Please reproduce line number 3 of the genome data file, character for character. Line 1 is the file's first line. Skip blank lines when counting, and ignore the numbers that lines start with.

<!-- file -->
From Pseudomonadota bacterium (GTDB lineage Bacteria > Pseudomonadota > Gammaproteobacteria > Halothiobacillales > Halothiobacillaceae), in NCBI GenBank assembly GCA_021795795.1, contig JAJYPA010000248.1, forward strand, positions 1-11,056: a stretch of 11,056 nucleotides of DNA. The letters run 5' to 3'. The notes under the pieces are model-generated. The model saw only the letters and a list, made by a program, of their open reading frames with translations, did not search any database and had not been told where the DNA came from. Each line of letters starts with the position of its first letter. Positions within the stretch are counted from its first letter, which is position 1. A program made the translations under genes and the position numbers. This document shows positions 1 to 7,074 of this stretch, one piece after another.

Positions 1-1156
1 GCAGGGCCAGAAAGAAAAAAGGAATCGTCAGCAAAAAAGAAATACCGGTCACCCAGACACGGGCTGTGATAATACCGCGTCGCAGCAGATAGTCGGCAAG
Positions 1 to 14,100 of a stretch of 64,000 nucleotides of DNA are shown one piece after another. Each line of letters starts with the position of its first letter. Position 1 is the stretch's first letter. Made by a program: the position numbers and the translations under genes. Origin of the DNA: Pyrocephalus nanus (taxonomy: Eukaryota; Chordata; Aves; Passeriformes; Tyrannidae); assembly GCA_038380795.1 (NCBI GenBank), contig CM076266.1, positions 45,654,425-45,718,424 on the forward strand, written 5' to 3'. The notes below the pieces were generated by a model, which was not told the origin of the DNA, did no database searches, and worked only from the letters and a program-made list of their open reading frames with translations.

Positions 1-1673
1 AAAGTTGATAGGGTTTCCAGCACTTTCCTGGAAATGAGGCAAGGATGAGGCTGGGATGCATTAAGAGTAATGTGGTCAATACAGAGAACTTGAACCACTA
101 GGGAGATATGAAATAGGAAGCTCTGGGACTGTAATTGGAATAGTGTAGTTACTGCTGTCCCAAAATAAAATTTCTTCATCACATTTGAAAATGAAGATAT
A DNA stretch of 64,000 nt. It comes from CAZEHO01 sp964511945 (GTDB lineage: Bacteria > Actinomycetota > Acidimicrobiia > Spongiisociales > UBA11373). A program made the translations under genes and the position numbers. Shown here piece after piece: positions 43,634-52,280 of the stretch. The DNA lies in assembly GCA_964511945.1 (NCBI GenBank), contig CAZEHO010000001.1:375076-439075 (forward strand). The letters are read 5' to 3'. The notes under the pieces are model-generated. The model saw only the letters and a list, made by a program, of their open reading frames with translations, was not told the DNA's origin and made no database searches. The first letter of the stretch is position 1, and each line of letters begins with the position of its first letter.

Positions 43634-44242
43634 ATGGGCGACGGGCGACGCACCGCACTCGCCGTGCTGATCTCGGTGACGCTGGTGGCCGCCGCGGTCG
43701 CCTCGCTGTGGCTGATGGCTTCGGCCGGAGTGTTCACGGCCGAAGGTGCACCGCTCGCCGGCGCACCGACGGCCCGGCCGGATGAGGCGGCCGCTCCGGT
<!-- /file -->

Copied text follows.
1 GCAGGGCCAGAAAGAAAAAAGGAATCGTCAGCAAAAAAGAAATACCGGTCACCCAGACACGGGCTGTGATAATACCGCGTCGCAGCAGATAGTCGGCAAG